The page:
The metro Phoenix area is considered one of the Top 10 Data Center Markets in the U.S. — as high as No. 6 by some measures. While the “Valley of the Sun” is not in the top 10 for population, its data center market share is a direct function of its many competitive advantages: a desirable and affordable western market for colocation, cloud, enterprise and all other data center users. Phoenix has always been a significant draw from Silicon Valley and Southern California enterprise corporations seeking competitively priced and safer alternatives to colocate their IT equipment. They see Phoenix as an excellent disaster recovery and business continuity solution. We take a look at why Phoenix should expect continued and sustained growth.
Over the past two years, Phoenix has experienced all-time highs in data center demand and colocation construction of new raised floor environments has kept up. Following a record year in 2016, Phoenix’s data center and colocation market in 2017 jumped to over 30 MWs of absorption. While not quantified, several resources are reporting that 2018 should exceed that demand. Phoenix has become a logical market for the accelerating needs of the large hyperscale cloud users, expanding enterprise customers and software-as-a service corporations. In addition, Phoenix is a desirable location as an edge data center market as major social media companies and competitors complete their geographic networks.
Phoenix’s competitive advantages extend from its minimal hazardous risk factors to its business-friendly environment. It also has two great electrical providers, Salt River Project and Arizona Public Service (APS) that provide power at electrical rates much cheaper than many of the other western markets that compete with Phoenix (such as Denver and Salt Lake City). Available land sites with significant infrastructure in place to construct new facilities are reasonably available, along with available economic incentives.
Phoenix data center history and geographical layout
During the late 1990’s Internet boom, Phoenix’s data center geography was concentrated in two areas. The first was in the downtown and surrounding core in such carrier hotel and colocation facilities as 120 East Van Buren and Central Park Mall. The second submarket was focused around Sky Harbor Airport and Tempe where several telecom carriers built out their switch and colocation sites due to the ease of construction and significant power and fiber infrastructure in place.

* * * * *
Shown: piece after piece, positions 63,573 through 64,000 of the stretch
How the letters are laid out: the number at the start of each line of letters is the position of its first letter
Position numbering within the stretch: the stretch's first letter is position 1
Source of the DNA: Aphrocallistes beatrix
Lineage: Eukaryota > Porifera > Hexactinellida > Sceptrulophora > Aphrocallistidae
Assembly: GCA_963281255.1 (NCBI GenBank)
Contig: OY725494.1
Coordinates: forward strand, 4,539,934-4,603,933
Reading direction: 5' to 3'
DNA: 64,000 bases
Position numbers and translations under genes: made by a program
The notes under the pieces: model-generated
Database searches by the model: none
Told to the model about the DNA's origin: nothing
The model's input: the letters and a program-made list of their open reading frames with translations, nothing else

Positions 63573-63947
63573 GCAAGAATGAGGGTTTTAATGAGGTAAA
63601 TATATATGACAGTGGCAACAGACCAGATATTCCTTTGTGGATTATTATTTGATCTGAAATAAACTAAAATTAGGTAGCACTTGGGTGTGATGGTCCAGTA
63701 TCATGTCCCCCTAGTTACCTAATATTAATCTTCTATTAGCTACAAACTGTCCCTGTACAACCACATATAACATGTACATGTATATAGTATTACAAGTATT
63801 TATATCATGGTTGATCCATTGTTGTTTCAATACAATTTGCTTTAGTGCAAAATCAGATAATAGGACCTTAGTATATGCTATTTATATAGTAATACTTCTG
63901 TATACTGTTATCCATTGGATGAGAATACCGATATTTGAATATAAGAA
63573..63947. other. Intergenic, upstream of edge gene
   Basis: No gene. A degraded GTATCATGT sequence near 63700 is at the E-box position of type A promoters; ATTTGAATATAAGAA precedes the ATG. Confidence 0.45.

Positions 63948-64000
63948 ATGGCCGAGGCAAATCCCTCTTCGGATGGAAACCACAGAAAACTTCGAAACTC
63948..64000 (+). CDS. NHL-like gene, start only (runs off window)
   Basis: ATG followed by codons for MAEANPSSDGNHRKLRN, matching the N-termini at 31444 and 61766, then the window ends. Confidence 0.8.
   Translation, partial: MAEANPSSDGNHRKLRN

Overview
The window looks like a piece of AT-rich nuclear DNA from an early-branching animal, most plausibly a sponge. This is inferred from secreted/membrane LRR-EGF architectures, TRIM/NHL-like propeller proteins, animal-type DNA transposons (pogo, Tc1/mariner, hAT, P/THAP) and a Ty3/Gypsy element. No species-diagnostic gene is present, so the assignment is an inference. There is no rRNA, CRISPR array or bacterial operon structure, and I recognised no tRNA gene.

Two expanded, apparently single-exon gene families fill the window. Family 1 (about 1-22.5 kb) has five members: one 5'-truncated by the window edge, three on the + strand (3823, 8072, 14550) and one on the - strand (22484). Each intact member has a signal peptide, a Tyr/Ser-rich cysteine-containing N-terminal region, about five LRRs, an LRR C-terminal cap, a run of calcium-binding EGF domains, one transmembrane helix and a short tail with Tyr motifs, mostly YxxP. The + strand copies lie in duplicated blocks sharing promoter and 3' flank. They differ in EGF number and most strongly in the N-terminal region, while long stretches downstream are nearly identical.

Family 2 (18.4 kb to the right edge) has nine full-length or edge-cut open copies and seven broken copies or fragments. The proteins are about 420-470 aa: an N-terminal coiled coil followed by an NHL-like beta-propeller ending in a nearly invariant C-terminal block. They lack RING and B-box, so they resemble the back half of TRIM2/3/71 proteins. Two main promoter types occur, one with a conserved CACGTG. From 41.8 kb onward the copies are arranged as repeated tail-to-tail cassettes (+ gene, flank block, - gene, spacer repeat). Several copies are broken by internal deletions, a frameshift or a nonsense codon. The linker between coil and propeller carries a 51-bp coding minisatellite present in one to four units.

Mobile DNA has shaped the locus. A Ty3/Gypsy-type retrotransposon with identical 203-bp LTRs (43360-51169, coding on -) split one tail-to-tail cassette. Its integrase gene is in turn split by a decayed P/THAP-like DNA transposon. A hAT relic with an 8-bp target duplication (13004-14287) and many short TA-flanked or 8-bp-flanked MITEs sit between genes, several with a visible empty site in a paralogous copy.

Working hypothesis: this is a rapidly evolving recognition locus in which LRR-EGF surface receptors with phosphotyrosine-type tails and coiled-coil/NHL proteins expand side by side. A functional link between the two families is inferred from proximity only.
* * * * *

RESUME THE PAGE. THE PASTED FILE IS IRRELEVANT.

Fast forward to the latter of half the 2000s. One of the first major players dedicated to multi-tenant colocation was I/O Data Centers, which was recently acquired by Iron Mountain Data Centers. Before big was the norm for colocation operators, I/O retrofitted a robust ~500,000 SF facility in 2007 just north of the airport. As colocation and powered shell options gained popularity, the data center and colocation operators continued to focus on the Airport submarket but also started to concentrate in the suburban Chandler submarket further south of Phoenix in Salt River Project utility territory. Large colocation operators such as CyrusOne and Digital Realty along with up-and-coming groups such as H5 Data Centers have substantial Chandler operations.
A developing concentration of operators is located north of Phoenix in the Deer Valley submarket, where APS is the electrical provider. Flexential and Aligned Data Centers are the primary competitors.
The competitive landscape and market statistics
As Phoenix continues its year-on-year record absorption, the competition is comprised of several heavyweights in the retail and wholesale colocation sectors. And some new competitors have also pushed into the market. Here’s a list of some of the notable competition in this data center sector:
Sources: Company websites
Phoenix’s numerous strengths to deliver enterprise class data center operations will allow it to solidify its No. 6 ranking for the next several years. The demand here is actually exceeding some markets that are currently higher ranked. With all of the favorable factors meeting all of the data center site selection checklists, the Phoenix market should expect to continue its upward growth curve.